Today, U.S. rice farmers produce more rice using less land, energy and water than they did 30 years ago. Each year, over 9 billion kilograms (20 billion pounds) of rice is grown and harvested by local farmers in the states of Arkansas, California, Louisiana, Mississippi, Missouri, and Texas.
These farms provide economic opportunity and growth for their community, critical habitat for migratory birds, and the promise of a thriving and sustainable crop for generations to come.
Environmental Stewardship: A commitment to continuous improvement
- Over the past 20 years American rice farmers have increased rice yields by 60% while at the same time decreasing land use by 39%, energy use by 38% and water use by 50%.
- The water needed to produce 45 kilograms (100 pounds) of rice has decreased by 33% over the past three decades. This is in part because of many advancements in growing practices including precision land leveling and more efficient watering practices.
- In addition to water savings, the adoption of no-till and reduced tillage practices helped U.S. rice farmers decreased soil loss by 72% over the past 30 years.
- U.S. rice farmers are committed to being good stewards of the resources they have by improving their efficiencies each year, all while providing critical habitat for migrating waterfowl.
- U.S. Rice farmers provide 35% of the food resources needed each year for migrating waterfowl in critical flyways in the U.S.
- If these rice fields weren’t flooded over the winter months, it would cost more than €3 billion ($3.5 billion USD) to replace the food and habitat provided with managed wetlands.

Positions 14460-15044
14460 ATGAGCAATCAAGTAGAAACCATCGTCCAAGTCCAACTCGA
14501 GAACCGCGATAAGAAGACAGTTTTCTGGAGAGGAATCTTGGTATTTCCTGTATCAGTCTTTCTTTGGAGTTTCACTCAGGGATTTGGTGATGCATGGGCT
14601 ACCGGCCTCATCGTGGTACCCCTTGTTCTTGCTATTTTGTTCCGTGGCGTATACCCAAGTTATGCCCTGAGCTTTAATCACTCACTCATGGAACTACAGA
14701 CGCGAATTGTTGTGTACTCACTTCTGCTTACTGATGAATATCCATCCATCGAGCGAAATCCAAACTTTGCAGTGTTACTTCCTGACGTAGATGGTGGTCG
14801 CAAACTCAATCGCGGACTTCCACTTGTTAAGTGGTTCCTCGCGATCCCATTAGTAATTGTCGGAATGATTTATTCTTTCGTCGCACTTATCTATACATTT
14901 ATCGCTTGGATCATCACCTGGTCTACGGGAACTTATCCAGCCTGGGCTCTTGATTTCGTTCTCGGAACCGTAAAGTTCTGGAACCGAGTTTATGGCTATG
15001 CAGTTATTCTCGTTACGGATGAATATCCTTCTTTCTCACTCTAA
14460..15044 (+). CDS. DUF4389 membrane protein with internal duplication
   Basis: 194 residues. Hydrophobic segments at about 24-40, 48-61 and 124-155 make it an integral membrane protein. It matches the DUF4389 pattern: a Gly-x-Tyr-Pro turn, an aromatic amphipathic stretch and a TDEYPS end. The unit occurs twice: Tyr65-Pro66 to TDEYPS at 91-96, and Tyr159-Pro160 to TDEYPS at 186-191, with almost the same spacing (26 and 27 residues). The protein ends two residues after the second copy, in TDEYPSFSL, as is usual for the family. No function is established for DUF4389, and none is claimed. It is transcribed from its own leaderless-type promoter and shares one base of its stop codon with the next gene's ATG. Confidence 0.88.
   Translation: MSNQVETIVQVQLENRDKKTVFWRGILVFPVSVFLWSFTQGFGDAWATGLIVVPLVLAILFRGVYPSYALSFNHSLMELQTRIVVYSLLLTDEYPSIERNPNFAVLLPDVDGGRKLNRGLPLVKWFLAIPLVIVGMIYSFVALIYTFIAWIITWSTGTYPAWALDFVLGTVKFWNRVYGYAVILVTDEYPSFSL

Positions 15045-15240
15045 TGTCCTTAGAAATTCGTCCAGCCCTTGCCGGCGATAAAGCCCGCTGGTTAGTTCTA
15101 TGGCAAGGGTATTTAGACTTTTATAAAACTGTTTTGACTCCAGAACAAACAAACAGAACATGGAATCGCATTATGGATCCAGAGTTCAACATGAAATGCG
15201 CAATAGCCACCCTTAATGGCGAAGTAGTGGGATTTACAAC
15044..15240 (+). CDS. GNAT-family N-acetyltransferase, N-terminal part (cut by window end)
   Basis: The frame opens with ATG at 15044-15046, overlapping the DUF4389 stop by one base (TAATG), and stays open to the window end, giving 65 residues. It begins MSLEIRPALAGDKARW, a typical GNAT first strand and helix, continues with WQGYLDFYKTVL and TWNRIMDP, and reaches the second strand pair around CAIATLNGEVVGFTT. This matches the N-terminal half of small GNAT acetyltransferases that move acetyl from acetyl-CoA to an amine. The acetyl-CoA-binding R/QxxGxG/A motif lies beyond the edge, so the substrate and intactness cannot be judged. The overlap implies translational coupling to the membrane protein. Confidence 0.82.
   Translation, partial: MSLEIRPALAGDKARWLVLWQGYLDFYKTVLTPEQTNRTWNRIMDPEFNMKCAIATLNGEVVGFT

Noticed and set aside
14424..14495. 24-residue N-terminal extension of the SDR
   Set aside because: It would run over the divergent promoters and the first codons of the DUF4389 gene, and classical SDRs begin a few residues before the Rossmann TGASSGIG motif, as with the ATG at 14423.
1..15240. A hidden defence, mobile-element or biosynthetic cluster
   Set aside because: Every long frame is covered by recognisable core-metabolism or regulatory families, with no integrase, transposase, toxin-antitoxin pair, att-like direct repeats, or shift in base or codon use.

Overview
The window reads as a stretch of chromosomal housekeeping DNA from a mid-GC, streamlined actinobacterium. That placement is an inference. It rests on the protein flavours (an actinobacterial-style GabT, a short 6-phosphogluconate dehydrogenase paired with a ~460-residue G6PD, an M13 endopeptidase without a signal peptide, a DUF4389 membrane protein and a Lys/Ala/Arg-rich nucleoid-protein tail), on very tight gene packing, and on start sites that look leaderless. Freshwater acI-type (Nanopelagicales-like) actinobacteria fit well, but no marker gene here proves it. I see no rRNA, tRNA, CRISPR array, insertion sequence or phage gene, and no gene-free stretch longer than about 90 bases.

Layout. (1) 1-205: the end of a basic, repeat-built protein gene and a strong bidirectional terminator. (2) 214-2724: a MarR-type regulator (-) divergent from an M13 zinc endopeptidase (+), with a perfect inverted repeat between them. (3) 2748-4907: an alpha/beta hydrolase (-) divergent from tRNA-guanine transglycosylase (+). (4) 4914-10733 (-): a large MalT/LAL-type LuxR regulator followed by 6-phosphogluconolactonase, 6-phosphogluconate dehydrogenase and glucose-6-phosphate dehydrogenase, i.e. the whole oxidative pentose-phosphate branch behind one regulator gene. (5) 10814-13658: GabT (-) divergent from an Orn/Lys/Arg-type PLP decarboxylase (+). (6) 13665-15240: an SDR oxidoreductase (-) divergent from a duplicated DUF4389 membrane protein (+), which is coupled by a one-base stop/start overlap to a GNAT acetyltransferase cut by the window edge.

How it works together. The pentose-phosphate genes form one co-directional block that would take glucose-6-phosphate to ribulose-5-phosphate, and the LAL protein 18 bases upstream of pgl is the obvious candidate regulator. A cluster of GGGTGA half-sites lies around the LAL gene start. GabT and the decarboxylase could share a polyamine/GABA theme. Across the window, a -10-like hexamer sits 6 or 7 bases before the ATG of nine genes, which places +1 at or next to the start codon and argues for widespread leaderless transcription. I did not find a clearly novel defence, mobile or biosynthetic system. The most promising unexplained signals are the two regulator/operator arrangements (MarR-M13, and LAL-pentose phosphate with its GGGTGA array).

- Over the past five years, USA Rice partnered with Ducks Unlimited, a U.S. waterfowl conservation and sportsmanship group, to help educate and provide resources for rice farmers to adopt conservation practices. The financial assistance provide by the program will positively impact over 1,000 farms and over 311, 600 hectares (770,000 acres) by 2023.
- Today, U.S. rice farmers can produce the same amount of rice produced in 1987 on 331,800 fewer hectares (820,000 fewer acres), and that number is improving every year. Advances in farming practices and innovation help farmers grow more food using less water and fewer acres of land.
Social Responsibility: A commitment to future generations
- The U.S. rice industry not only provides jobs in rural areas throughout the U.S. but also cultivates its role as good stewards of the land to ensure that it is viable for future generations to produce food and fiber.
- Each U.S. rice farm contributes about €863,000 ($1 million U.S. dollars USD) to their local economy and about 6 jobs per farm with workers earning an average of €63,000 ($73,000 USD) per year. Overall rice farmers in the U.S. provide 31,710 jobs totaling €1.9 billion ($2.3 billion USD) in total annual salaries.
- Rice provides an economical source of carbohydrates and key nutrients for families across the globe. Rice includes more than 15 vitamins and minerals, and beneficial antioxidants while reducing the risk of heart disease, diabetes and certain cancers.
- U.S. rice farmers share the bounty of the harvest with their communities through donations to local food banks as well as programs to provide rice for school lunch programs. In partnership with USDA, U.S. rice farmers also contribute 100,000 metric tons of rice for international food aid each year.
Economic Profitability: A commitment to long-term viability
- The U.S. rice industry contributes €4.8 billion ($5.6 billion USD) to the national economy and provides 31,710 jobs
- America’s rice farmers produce more than 9 billion kilograms (20 billion pounds) of rice each year, on an average of 1.1 million hectares (2.7 million acres) of land.
- 85% of the rice that is consumed in the United States is grown by U.S. rice farmers.
- 50% of rice produced in the U.S. is exported to more than 110 countries.
Field to Market. Environmental and Socioeconomic Indicators for Measuring Outcomes of On-Farm Agricultural Production in the United States. December 2015.
Economic Contributions of the U.S. Rice Industry to the U.S. Economy. Agricultural and Food Policy Center, Texas A&M University. February 2017.